Josh McQueen (B.S., M.S., University of Illinois) joined Leo Burnett, Chicago, in 1974. He became Associate Research Director of Burnett's London office in 1978, Research Director of Burnett's Australia/Asia offices in 1980, and then returned to the United States in 1984 to become Burnett's Director of Research in 1985. He was named Executive Vice President in 1988, joined the Board of Directors in 1993, and became Global Head of Planning in 1996.

    Scott D. Moore (Ph.D., University of Illinois) joined Leo Burnett, Chicago, in 1988 as Assistant Research Analyst. He then became, in turn, Research Analyst, Senior Research Analyst, Research Manager, Associate Research Director, and, in 1994, Director of Consumer Modeling. He has extensive experience with a broad range of clients.

    Paula Pierce holds a B.A. in psychology and sociology from Fairleigh Dickinson University and has completed doctoral course work at the City University of New York Graduate Center. She is Vice President, Director of Qualitative Services for McCollum Spielman Worldwide (MSW). In addition, she is heavily involved in the development and direction of MSW's international, multicultural projects, qualitative, quantitative, and custom. With some 20 years in the business, her experience encompasses concept, strategy, copy, product, and packaging evaluation, as well as attitude/usage and customer satisfaction studies. She writes and edits MSW's newsletter, Topline, and has written many MSW white papers on topics such as celebrities, humor, and emotional and multicultural advertising. Her work has been published in the Journal of Advertising Research, Quirk's, and other industry journals, and she recently contributed chapters to marketing/advertising college textbooks edited by Larry Percy and Giep Franzen. She is a member of the Qualitative Research Consultants Association.

    Alfred Politz (1902–1982) arrived in the United States in 1937 as a refugee from Nazi Germany. He had received a Ph.D. in physics and had already had a successful 8-year career in marketing and advertising research before his arrival in the United States. During the 1940s and 1950s he was the major figure in the American marketing and advertising research fields, providing counsel to most of the leading advertisers in the country. Arguably the most important figure the market research industry has ever produced, he will be particularly remembered for his development of random/probability sampling.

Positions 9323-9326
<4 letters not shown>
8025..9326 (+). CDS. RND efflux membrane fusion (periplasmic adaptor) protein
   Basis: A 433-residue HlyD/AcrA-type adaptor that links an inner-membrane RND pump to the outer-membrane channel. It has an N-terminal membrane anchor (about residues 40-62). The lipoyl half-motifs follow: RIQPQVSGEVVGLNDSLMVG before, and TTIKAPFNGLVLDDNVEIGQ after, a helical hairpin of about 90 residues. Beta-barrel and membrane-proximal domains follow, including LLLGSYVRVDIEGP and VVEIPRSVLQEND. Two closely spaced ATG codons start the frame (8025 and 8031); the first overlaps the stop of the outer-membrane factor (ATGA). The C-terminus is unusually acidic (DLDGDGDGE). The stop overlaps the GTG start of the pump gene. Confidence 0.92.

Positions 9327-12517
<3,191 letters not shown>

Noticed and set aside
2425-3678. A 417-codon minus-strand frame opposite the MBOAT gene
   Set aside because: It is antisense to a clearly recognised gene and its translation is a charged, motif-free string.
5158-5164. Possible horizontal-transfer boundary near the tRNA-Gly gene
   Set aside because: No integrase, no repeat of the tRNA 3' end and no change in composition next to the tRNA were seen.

Jan S. Slater holds a B.A. from Hastings College in Hastings, Nebraska; an M.S. in advertising from the University of Illinois, Urbana-Champaign; and Ph.D. in mass communications from the Newhouse School of Public Communications at Syracuse University. Currently, she is Assistant Professor and Director of the Advertising Program in the Communication Arts Department at Xavier University in Cincinnati, Ohio. Previously, she was an instructor in advertising and public relations at the University of Nebraska at Omaha and at the Newhouse School at Syracuse University. In addition to her 10 years of teaching experience, she has had 20 years in the advertising business, working in both private industry and advertising agencies. Until 1990, she owned her own agency, J. Slater & Associates in Omaha, Nebraska.

    Robert L. Steiner began an eclectic career after receiving an undergraduate degree from Dartmouth and an M.A. in economics from Columbia. It commenced with a 25-year stint as a consumer goods manufacturer in soap, soft drink concentrates, housewares, over-the-counter drugs, and toys, where he became president of Kenner Products Co. While teaching a graduate course in the history of marketing thought at the University of Cincinnati, he was asked to join the staff of the Federal Trade Commission, where he served for 5 years as a Senior Staff Economist. He has published widely in leading scholarly journals in economics, law, marketing, and advertising. The Steiner Effect and the Steiner Paradox are named after him. Currently, he is active as a business and economics consultant in Washington, D.C.

    Alice K. Sylvester (B.S., M.S., DePaul University) spent 11 years with J. Walter Thompson, Chicago, ending as Senior Vice President/Media Research. From 1994 through 1997, she was with Leo Burnett, Chicago, first as Director of Brand Economics, where she explored the dynamics of brand accountability in all its aspects, then as Account Planner. In 1997, she joined Young & Rubicam in Chicago. She is Chair of the Board of Directors of the Advertising Research Foundation and serves on the Editorial Review Board of the Journal of Advertising Research.

    Brian Wansink (Ph.D., Stanford University) has been a Marketing Professor at Dartmouth College (1990–1994), at the Vrije Universiteit in Amsterdam (1994–1995), and at the Wharton School at the University of Pennsylvania (1995–1997). Currently he is working at the University of Illinois, Urbana-Champaign, to establish a research program that focuses on brand revitalization—specifically to determine the types of advertising and packaging that increase the usage frequency and usage volume of mature packaged goods. His research has been sponsored by several Fortune 500 packaged goods companies, and it has won an award for its managerial relevance. His work has also been reported on the front pages of the New York Times and the Wall Street Journal. He is on the editorial boards of the Journal of Marketing and the Journal of Advertising Research.